Yesterday the Girlfriend was going to the mountain to place an insect trap for her fieldwork and I was commandeered to be the driver. When she strolled off towards a top I took direction towards a nearby German camp to have a look. Not many meters into the stroll I threw the backpack on the ground, ripped it open and tried to find my mosquito net as fast as humanly possible. It was crazy. It felt like all the little vampires on the entire mountain just had seen me and came flying in for a feast. Protected my the fine mesh I could continue, but now with a buzzing cloud following me, diving at me trying to grab me through the mesh. Everytime I made a stop they all wanted to land on me, and I swear I could feel the weight from them. Or maybe I just imagined feeling it, we will never know for sure. One thing is certain though and that is if I had been abandoned in the wilderness like this without a net I`d just set fire to myself, one must be insane to be able to handle such an amount of hungry mosquitos. The camp was interesting. I found many foundations from buildings and it was lots of dug outs and trenchlines around. Metal peeked out from the moss here and there, and relics such as food tins and bottles laid on the surface and between rocks. I also saw a big owl flying through the mountain forest. A very promising site I need to get back to.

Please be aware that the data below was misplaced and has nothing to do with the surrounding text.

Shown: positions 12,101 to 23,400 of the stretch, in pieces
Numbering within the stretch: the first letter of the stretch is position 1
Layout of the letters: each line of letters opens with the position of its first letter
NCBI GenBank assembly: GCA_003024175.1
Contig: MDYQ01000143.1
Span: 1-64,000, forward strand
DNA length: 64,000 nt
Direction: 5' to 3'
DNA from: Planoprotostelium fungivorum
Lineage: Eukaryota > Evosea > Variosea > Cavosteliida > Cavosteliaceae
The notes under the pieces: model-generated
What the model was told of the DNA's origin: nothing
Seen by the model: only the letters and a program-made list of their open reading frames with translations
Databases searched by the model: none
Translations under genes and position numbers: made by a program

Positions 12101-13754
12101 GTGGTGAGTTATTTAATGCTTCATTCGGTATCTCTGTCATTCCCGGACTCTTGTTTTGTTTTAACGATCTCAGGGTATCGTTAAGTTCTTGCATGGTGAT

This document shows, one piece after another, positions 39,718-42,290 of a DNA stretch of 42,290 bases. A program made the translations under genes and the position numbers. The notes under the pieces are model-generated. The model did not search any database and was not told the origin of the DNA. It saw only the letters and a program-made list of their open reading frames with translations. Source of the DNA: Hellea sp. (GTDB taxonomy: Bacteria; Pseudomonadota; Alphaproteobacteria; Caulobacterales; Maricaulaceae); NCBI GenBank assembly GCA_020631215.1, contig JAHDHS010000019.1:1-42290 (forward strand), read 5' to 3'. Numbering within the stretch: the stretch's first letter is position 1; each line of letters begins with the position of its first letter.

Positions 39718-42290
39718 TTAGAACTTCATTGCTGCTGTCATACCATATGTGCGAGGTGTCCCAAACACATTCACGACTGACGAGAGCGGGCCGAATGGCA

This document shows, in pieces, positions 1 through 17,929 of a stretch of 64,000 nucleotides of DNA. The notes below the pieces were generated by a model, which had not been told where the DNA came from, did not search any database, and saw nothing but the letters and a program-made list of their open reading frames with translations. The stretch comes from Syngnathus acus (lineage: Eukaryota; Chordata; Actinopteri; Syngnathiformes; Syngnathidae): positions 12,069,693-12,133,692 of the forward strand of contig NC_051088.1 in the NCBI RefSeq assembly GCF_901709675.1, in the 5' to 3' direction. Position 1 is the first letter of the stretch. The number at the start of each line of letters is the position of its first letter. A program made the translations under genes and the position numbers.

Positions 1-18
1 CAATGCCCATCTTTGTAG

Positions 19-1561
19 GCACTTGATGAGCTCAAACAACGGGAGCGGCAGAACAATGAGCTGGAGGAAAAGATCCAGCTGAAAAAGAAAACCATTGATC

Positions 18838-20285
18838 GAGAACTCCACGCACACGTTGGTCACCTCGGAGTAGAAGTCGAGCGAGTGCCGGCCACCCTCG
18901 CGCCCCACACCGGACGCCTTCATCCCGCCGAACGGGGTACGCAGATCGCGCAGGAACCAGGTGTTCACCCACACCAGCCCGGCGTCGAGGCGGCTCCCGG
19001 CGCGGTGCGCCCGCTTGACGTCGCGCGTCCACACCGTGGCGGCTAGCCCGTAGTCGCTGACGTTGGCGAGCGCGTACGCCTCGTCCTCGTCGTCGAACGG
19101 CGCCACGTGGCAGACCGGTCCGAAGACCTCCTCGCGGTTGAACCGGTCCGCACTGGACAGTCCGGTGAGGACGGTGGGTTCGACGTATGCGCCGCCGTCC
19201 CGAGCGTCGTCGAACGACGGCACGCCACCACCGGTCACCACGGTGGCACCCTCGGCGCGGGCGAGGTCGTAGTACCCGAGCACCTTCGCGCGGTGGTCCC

This morning we woke up early since Girlfriend was driving north for a few days of fieldwork. As she filled her car I took off to the Gebirgsjäger camp for some hours searching. I was really happy to discover that the forest had less mosquitos, also a light breeze probably helped keeping them away. I walked towards a previously discovered dumping pit, digging signals along the way. A button here and a zunder box there, and parts of a field radio over there, and of course some rifle casings, stripper clips and food tins. Opening the dumping pit was basically removing a large chimney cap. Under it was the lid from a MG ammo box and then rocks. After removing the layer of rocks and roots, leather bits began popping out as I removed soil. Parts from boots, pouches, mittens, Y-straps and horse harness bits. Most of the stuff was destroyed but some straps and belts were intact. Then I found porcelain. A complete unmarked plate, and a broken and almost complete plate with a Heer eagle on the bottom. Then I found a bayonet frog, and a soldiers belt, sadly no buckle though. It took many hours to go through the ditch and I had found a few nice bits in the end. I ended up with three leather frogs for bayonets, three soldier belts, all missing buckles but with the catches, a kitchen glass, a knife,spoon and fork and a long soup ladle for a field kitchen. I also found a great little trench-art item. A bakelite lid for a jar, engraved with flowers and ornaments, "1945" and initials in cyrillic. Im really happy with that one! The second best find was probably a simply constructed belt buckle I think is a German officer buckle. The single rubber glove of the medical kind took the prize as the strangest find of the day.
I had been out digging now for 6-7 hours and had more energy to spend but the rain came. At first I just ignored it, but when it shifted gears and felt more like it was throwing buckets and water balloons I scooped up my findings and began the retreat to drier grounds.
Hopefully I ll be back at it tomorrow, and the next day and so on :D